An Olympic effort at transparency is needed

Greg M. Cooper/USA Today Sports/file 2015

It is, ostensibly, a new day for the 2024 Summer Olympics bid. Boston 2024 has reshuffled its leadership, and promised a detailed new financing and venue plan for Governor Baker — and the public — by June 30. Since the spring, the group, under pressure from public officials, has also taken positive steps toward more transparency, releasing some of its payroll and consulting fees in early March. But Boston 2024 has stopped short of disclosing the amount individual donors have given, or the sums paid to all its vendors. For a venture so sweeping, with such a potential impact on Boston and the region, it’s high time to clue the public in. After a winter of missteps, candor and transparency now would go a long way to building trust.

The good news is that Boston 2024 has been working with the attorney general’s office to develop a new protocol to release more detailed information than is legally required, in a quarterly report that the group is expected to release by Friday. That’s key, because Boston 2024 is clearly not just another charity: It is an organization driving a bid that will have a lasting impact on everything from traffic to housing to the built environment, and it is expected to ask for some form of taxpayer guarantee on financing. Since Boston 2024 is essentially conducting a political campaign, the group should be held to the same standard as a campaign when it comes to disclosure — a dollar for dollar accounting of its fundraising and spending.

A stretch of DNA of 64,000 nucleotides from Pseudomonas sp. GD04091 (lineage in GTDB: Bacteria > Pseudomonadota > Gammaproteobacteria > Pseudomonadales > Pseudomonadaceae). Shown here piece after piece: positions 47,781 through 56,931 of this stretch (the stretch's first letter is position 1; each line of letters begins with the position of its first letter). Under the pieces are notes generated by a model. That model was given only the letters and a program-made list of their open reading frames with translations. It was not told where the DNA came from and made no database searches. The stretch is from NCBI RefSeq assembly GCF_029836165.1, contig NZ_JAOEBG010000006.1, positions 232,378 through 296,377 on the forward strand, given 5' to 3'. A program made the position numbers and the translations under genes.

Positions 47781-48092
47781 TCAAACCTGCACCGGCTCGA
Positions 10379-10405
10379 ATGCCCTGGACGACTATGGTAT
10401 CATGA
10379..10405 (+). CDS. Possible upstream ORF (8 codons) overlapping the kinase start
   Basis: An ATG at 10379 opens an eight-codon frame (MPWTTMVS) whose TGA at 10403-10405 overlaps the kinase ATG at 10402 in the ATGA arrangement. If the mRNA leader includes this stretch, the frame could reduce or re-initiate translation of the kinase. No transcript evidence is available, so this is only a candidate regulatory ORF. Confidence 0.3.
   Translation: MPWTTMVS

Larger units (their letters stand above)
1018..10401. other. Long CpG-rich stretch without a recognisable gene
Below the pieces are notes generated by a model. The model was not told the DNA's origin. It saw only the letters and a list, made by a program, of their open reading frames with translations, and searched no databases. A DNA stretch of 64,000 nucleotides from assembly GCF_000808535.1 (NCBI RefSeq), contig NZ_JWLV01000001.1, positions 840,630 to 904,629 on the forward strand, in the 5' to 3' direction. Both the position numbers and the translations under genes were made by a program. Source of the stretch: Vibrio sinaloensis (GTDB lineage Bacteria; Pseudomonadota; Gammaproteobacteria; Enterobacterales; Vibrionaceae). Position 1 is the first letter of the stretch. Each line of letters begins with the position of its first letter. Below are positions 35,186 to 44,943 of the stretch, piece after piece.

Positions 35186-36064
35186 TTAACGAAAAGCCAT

According to Boston 2024 head Rich Davey, under the new standards the group will list donors and give a dollar range; for vendors, the group will disclose amounts for some, and ranges for two international consulting firms that insisted on keeping their exact fees secret. Davey said the group will also no longer accept anonymous corporate donations. Those are all positive steps. But full disclosure would be better — for the public, and for Boston 2024. Indeed, the group could use the protocol with the attorney general as an opportunity to begin restoring the public’s trust, which was damaged last week after Boston magazine and the Boston Business Journal uncovered previously undisclosed documents showing that the group had indeed considered public financing to build Olympic venues.

Boston Mayor Marty Walsh recognizes the need for a heightened level of transparency. “[The mayor] believes robust transparency is the single most important attribute to gain the public’s trust,” a close advisor to the mayor told the Globe. (It was at Walsh’s insistence that the group released its payroll list in March.) Other elected officials agree. Indeed, Attorney General Maura Healey believes Boston 2024 should be held to a much higher standard than nonprofits — she acknowledges the group is unlike any other charity her office oversees. And US Representative Michael Capuano told Boston Herald Radio that Boston 2024 should divulge what it is spending on public relations. “It strikes me that there are an awful lot of people getting very wealthy off this PR, and yet it’s not going so well,” he said.


Boston 2024 should disclose how much it pays to each of its vendors, along with the names of its donors and the dollar amounts of their contributions. The interests of Massachusetts taxpayers are in play in the group’s dealings — and the decisions Boston 2024 makes could affect the future of the Commonwealth in profound ways. It’s time for the organization to make an olympic effort to respect the public’s right to know.